Design Patterns in C#

What is design Pattern in c#?
Design Patterns are categorized into 3 types and they are:
  1. Creational Design Patterns.
  2. Structural Design Patterns.
  3. Behavioral Design Patterns.
What are Creational Design Patterns?
These patterns deal with the process of objects creation. The flowing are the different types of Creational Design patterns.
  1. Abstract Factory Pattern - Create instances of several classes belonging to different families.
  2. Factory Pattern - Create instances of derived classes.
  3. Builder Pattern - Separates an object construction from its representation.
  4. Lazy Pattern - Create a duplicate object or clone of the object.
  5. Prototype Pattern - Specify the kind of objects to create using a prototypical instance, and create new objects by copying this prototype.
  6. Singleton Pattern - Ensures that a class can have only one instance.
What are Structural Design Patterns?
These patterns deal with the composition of objects structures. The flowing are the different types of Structural Design patterns.
  1. Adapter Pattern - Interfaces of classes vary depending on the requirement.
  2. Bridge Pattern - Class level abstraction is separated from its implementation.
  3. Composite Pattern - Individual objects & a group of objects are treated similarly in this approach.
  4. Decorator Pattern - Functionality is assigned to an object.
  5. Facade Pattern - A common interface is created for a group of interfaces sharing a similarity.
  6. Flyweight Pattern - The concept of sharing a group of small sized objects.
  7. Proxy Pattern - When an object is complex and needs to be shared, its copies are made. These copies are called the proxy objects.
What are Behavioral Design Patterns?
These patterns deal with the process of communication, managing relationships, and responsibilities between objects. The flowing are the different types of Behavioral Design patterns.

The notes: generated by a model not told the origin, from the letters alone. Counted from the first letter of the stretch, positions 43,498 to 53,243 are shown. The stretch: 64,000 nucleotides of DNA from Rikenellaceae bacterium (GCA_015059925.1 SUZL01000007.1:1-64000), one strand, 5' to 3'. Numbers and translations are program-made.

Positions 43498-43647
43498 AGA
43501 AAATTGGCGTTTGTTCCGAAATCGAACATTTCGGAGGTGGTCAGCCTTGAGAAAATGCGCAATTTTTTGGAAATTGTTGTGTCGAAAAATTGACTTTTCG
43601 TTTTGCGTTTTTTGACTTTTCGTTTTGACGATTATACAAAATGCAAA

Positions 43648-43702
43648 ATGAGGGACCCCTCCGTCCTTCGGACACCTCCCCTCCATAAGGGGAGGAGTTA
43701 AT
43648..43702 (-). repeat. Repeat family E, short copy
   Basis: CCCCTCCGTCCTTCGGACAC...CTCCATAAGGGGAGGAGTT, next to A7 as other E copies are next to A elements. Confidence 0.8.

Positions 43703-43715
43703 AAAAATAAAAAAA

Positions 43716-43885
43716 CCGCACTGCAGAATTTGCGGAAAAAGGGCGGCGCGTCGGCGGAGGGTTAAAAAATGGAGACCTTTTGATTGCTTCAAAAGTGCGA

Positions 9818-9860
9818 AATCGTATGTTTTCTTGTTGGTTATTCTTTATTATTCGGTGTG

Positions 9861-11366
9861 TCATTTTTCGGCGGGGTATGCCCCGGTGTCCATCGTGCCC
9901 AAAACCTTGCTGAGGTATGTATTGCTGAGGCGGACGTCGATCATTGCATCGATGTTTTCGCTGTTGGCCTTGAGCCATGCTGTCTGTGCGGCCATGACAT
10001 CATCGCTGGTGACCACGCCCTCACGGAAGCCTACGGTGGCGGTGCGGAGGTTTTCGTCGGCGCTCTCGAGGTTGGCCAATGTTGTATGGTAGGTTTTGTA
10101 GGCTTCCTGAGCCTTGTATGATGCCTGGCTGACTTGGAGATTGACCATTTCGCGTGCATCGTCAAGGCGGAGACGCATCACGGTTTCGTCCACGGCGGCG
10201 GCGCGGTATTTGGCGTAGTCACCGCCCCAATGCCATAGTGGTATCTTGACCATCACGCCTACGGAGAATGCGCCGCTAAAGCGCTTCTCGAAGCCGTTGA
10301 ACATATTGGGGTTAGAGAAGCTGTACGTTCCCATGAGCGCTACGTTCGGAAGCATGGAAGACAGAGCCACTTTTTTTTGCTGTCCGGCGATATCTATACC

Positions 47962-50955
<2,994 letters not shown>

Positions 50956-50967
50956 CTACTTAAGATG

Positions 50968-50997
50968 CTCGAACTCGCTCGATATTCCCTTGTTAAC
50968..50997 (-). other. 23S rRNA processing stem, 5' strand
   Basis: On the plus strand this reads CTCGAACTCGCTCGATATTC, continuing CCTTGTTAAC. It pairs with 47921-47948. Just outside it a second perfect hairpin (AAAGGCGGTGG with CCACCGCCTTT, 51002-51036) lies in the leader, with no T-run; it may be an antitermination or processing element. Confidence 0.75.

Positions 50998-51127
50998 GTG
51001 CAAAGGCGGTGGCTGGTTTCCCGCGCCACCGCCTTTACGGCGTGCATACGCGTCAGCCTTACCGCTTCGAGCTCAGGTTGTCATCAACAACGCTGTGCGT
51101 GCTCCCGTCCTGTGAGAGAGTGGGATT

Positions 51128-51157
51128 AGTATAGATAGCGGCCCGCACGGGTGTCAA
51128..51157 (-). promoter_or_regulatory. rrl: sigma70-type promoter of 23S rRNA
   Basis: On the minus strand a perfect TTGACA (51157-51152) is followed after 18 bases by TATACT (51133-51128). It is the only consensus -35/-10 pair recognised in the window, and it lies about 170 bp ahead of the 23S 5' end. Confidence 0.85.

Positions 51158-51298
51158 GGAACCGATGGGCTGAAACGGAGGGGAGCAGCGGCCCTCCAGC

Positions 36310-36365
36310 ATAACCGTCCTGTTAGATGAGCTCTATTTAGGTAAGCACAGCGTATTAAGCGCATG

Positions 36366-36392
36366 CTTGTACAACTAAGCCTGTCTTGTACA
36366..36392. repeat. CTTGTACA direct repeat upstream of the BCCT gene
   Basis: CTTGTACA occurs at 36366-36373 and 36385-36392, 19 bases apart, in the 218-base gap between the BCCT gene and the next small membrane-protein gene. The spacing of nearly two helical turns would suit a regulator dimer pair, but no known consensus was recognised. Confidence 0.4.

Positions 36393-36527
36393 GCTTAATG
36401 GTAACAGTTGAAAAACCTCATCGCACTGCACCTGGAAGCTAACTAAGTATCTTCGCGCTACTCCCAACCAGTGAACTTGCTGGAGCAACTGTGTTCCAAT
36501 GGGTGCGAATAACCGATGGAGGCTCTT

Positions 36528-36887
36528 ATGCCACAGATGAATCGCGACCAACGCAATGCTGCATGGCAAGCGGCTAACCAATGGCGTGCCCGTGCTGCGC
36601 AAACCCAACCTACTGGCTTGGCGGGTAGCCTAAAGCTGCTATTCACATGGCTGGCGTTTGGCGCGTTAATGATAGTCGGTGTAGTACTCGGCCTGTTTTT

1. Chain Or Responsibilities Pattern - In this pattern, objects communicate with each other depending on logical decisions made by a class.
  2. Command Pattern - In this pattern, objects encapsulate methods and the parameters passed to them.
  3. Observer Pattern - Define a one-to-many dependency between objects so that when one object changes state, all its dependents are notified and updated automatically.
  4. Interpreter Pattern - A way to include language elements in a program.
  5. Iterator Pattern - Provide a way to access the elements of an aggregate object sequentially without exposing its underlying representation.
  6. Mediator Pattern - Define an object that encapsulates how a set of objects interact. In other words, it defines simplified communication between classes.
  7. Memento Pattern - Without violating encapsulation, capture and externalize an object's internal state so that the object can be restored to this state later.
  8. State Pattern - Allow an object to alter its behavior when its internal state changes. The object will appear to change its class.
  9. Strategy Pattern - Define a family of algorithms, encapsulate each one, and make them interchangeable. Strategy lets the algorithm vary independently from clients that use it.
  10. Visitor Pattern - Defines a new operation to a class without change.
  11. Template Method Pattern - Defer the exact steps of an algorithm to a subclass.
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